My niece and nephew have eyelashes movie stars dream of. They hang like willow trees, casting a light shadow under their eyes. You could seek refuge from the rain under them. When the kids lean in for a hug, you feel that canopy of lashes brush against your cheek.
They did not inherit them from me. Instead, I'm the aunt with stumpy lashes looking on with envy as I make do with my daily regimen of one gold Shu Uemura lash curler (three pumps), followed by generous coats of whatever volumizing mascara I've been told will give me the luscious lashes I crave.
A few years ago, a salon offered me lash extensions. I jumped at the opportunity at first, but found myself chickening out on the table. Fearful I'd emerge looking like Miss Piggy, I instructed the aesthetician to go as natural as possible. After fidgeting with my eyes sewn shut for the better part of two hours, I emerged with lashes that were indeed natural-looking. They were a bit longer, but far from thick and luscious. I instantly wished I'd asked for a bit more volume.
My new lashes were so subtle that they didn't make a remarkable difference — until they started to fall out. Suddenly, my own lashes were floating away, casualties of an eye rub or close encounter with a mascara wand. They were sparser and more anemic-looking than ever, but I didn't want to pay the hundreds of dollars it would have cost for more extensions.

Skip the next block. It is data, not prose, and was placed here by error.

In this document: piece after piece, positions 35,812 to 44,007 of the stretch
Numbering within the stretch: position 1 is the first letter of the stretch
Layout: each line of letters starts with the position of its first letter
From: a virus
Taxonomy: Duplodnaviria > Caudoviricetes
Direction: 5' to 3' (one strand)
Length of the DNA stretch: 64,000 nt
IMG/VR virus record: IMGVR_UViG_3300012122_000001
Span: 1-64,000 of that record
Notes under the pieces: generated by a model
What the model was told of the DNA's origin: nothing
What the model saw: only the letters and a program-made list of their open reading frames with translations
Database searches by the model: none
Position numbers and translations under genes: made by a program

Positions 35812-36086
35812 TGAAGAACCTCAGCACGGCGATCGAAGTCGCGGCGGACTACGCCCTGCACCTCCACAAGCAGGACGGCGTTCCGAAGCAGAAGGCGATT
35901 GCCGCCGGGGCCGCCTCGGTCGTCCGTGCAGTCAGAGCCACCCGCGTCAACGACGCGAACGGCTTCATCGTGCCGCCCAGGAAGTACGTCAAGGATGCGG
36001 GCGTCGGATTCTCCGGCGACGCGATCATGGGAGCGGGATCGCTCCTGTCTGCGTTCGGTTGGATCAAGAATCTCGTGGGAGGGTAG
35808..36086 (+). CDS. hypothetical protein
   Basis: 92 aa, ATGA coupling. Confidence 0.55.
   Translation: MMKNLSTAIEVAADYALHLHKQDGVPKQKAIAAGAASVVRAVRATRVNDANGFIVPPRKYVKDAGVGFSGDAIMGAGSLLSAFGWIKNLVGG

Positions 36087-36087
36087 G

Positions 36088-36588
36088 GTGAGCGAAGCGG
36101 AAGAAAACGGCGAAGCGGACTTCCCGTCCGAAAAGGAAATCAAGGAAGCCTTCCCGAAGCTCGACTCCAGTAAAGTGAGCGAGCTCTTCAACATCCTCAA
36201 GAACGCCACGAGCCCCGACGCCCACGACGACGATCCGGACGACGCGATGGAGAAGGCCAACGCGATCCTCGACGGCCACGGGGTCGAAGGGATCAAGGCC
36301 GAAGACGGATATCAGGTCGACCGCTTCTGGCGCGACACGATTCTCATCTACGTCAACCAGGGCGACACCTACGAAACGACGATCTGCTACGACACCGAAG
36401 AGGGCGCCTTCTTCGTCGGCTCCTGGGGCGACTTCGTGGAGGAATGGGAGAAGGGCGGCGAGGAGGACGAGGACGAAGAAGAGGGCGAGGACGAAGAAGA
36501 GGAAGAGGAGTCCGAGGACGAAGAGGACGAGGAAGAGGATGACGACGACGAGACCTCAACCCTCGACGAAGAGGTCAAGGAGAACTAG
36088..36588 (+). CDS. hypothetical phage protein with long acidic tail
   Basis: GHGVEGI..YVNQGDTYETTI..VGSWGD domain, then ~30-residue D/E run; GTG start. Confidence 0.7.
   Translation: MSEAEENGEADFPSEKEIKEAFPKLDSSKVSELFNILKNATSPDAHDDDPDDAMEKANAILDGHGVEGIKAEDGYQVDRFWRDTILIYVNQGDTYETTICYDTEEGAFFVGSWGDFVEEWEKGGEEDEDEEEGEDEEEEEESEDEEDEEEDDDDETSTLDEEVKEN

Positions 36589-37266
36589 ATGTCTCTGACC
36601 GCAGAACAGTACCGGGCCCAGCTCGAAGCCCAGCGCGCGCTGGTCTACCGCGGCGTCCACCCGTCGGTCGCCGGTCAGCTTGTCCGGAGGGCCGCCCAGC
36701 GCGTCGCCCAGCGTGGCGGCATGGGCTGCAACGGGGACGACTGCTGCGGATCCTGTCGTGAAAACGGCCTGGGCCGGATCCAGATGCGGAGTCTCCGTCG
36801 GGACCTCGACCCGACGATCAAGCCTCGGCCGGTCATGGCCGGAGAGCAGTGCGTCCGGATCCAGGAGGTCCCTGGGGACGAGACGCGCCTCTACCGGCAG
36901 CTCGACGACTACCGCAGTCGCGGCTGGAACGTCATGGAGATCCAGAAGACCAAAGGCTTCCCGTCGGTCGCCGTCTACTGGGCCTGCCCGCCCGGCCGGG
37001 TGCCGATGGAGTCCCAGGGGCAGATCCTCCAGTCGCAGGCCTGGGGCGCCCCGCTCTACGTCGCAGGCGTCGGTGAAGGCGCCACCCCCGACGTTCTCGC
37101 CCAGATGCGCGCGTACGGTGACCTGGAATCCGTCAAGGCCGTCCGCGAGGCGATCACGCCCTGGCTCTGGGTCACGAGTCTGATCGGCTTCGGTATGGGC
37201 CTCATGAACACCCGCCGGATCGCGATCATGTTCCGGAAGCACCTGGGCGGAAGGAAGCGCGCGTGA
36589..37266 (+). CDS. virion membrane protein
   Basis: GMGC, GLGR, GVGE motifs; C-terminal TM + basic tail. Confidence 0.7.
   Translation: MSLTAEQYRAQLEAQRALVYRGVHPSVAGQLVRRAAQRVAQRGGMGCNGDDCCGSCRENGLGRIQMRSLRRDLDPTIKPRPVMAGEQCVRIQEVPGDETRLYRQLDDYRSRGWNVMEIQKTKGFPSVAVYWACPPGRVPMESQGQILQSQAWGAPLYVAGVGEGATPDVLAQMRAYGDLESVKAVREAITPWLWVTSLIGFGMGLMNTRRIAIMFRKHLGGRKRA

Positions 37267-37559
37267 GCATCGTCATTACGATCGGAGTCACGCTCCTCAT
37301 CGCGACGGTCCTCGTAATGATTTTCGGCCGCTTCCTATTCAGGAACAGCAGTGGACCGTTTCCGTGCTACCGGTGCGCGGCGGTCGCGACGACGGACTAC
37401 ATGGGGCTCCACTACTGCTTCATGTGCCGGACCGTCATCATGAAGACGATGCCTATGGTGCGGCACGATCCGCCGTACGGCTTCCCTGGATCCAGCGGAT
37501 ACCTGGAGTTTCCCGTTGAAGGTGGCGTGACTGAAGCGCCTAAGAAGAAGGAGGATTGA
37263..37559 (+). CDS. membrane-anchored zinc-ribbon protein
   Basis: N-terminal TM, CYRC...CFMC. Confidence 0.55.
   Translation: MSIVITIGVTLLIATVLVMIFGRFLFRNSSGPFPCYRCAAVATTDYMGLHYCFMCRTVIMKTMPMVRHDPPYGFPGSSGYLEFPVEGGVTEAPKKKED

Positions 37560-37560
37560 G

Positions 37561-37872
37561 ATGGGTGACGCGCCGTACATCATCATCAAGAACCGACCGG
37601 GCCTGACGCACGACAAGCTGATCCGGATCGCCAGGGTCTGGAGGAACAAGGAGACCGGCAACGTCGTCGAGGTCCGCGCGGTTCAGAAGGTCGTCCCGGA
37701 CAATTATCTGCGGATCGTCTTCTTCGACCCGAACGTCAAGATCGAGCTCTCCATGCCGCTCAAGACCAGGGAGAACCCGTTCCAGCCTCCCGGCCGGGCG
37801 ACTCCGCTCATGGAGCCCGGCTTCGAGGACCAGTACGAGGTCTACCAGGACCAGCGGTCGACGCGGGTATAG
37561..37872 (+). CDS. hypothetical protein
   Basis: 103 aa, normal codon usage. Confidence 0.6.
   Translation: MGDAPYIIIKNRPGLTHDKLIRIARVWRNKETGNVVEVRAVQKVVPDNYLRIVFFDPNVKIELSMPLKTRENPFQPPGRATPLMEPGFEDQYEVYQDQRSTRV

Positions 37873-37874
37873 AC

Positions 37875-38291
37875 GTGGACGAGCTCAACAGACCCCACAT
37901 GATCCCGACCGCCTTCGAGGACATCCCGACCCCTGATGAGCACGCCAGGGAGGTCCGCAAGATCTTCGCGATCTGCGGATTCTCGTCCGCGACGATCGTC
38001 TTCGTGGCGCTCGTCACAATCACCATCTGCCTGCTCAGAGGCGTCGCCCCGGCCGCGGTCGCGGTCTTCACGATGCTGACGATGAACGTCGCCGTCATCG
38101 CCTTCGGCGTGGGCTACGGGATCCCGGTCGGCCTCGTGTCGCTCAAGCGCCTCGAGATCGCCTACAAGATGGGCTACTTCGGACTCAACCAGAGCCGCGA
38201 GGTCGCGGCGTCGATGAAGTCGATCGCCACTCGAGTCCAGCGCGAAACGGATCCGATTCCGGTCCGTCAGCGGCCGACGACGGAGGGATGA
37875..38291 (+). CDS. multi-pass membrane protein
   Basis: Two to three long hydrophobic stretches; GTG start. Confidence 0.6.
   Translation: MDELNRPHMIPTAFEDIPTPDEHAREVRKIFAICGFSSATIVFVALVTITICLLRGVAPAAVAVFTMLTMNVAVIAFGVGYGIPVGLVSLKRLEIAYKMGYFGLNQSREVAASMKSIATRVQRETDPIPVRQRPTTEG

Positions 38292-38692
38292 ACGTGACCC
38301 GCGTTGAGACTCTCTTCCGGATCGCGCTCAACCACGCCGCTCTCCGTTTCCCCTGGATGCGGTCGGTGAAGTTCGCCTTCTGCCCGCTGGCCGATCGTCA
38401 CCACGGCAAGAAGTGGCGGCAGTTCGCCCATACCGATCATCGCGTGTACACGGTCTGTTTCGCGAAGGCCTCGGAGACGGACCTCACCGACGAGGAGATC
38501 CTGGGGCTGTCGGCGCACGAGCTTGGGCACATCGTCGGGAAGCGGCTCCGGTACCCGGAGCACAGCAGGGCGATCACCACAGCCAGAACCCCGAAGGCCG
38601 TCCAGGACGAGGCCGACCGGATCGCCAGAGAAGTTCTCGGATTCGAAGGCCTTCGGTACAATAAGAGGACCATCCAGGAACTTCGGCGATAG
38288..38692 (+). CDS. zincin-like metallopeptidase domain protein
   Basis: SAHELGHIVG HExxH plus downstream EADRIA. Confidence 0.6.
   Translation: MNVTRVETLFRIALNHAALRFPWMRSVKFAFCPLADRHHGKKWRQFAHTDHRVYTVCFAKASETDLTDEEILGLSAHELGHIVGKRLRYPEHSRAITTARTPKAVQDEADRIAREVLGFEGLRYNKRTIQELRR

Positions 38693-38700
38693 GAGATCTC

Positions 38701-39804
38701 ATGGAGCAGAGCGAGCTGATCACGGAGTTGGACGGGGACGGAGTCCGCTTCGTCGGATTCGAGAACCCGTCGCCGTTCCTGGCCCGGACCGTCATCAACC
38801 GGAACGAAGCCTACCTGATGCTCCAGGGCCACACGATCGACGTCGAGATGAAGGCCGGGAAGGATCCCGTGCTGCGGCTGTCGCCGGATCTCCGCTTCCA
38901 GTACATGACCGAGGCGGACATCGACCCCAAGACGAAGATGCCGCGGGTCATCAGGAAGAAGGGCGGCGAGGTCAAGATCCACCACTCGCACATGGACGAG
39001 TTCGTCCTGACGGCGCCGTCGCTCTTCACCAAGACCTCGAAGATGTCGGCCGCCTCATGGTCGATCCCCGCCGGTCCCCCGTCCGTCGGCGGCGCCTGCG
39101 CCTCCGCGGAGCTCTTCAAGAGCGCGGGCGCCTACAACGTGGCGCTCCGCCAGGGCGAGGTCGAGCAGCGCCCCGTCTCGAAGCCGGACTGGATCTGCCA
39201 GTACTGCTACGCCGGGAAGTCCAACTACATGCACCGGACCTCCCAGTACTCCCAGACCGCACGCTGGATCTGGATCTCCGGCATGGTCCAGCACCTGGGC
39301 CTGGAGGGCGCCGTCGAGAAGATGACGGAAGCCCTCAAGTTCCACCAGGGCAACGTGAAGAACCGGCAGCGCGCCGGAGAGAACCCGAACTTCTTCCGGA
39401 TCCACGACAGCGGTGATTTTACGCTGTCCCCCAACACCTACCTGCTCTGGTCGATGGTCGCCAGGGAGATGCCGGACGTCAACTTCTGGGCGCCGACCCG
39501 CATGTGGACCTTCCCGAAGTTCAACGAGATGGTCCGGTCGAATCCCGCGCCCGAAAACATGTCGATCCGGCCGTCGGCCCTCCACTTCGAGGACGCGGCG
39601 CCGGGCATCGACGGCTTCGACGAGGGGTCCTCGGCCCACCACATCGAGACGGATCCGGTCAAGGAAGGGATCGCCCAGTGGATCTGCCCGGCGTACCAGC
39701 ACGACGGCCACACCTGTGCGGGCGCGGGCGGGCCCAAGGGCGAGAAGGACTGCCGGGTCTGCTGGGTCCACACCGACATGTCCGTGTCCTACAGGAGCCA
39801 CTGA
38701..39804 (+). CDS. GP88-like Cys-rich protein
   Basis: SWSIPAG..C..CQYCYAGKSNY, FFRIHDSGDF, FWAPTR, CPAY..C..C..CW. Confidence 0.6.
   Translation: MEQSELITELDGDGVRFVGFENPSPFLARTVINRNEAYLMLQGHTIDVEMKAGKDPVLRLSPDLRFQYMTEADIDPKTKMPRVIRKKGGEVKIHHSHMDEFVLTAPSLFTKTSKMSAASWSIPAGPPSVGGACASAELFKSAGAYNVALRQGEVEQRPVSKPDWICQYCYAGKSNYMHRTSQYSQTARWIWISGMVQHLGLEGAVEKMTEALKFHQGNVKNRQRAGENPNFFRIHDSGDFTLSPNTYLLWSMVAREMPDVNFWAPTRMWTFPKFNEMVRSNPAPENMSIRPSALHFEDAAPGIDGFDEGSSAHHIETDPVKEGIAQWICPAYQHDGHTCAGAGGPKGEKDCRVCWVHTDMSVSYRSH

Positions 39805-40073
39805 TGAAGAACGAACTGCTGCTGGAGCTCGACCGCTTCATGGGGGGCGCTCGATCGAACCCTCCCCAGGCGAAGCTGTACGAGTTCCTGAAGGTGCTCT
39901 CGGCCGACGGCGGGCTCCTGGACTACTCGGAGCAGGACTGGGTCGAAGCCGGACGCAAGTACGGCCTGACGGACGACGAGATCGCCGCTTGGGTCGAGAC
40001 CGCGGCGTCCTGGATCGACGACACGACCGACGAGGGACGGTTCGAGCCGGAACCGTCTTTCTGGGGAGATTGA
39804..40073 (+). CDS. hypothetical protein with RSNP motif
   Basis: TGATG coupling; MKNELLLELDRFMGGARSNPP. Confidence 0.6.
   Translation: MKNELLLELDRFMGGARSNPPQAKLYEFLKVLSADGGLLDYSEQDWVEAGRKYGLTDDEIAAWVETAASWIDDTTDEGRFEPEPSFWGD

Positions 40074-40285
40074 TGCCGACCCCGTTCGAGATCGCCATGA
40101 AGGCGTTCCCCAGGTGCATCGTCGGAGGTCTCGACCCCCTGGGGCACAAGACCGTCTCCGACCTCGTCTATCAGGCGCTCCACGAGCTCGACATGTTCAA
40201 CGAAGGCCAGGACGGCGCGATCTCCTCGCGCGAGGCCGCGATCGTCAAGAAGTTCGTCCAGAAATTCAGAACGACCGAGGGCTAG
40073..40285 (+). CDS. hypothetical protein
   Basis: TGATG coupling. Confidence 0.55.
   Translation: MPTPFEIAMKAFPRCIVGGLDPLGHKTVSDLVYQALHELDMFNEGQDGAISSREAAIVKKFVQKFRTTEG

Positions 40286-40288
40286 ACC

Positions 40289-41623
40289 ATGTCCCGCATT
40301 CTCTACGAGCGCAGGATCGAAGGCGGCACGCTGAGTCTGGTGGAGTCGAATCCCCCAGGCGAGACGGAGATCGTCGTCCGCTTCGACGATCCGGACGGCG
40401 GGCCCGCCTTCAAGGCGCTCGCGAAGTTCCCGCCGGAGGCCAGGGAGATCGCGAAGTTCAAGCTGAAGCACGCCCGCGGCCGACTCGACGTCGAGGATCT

Since then, I've settled for my eyelash curler and mascaras that promise miracles. On the odd night out, I'll dabble with fake lashes, but I have yet to make it through an evening during which they don't land in a martini glass or get yanked off when I tire of having my peripheral vision blocked by a spidery, black scrim.
Recently, another option emerged. I was getting a manicure at Nails and Brows in London's Mayfair area when I discovered the Yumi Lash Enhacement. The lash-boosting treatment, created by Swiss derma-pigmentologist Sandra Viglino, is exclusive to the salon and Harrods.
When Nails and Brows founder Sherrille Riley described Yumi as "the perfect alternative to lash extensions, enhancing the eyes in the most powerful, natural way," I was sold. I just wasn't exactly sure what I was buying, so to speak.
I struggled to explain what I was getting done to friends during the days before my appointment. No, not a perm. Not extensions. Not false lashes. I resorted to a sort of backward wave to mimic my lashes naturally growing longer and flapping in an imaginary breeze. Then, I shrugged as my friends narrowed their eyes and tried to puzzle out what I was on about.
Here's what happened.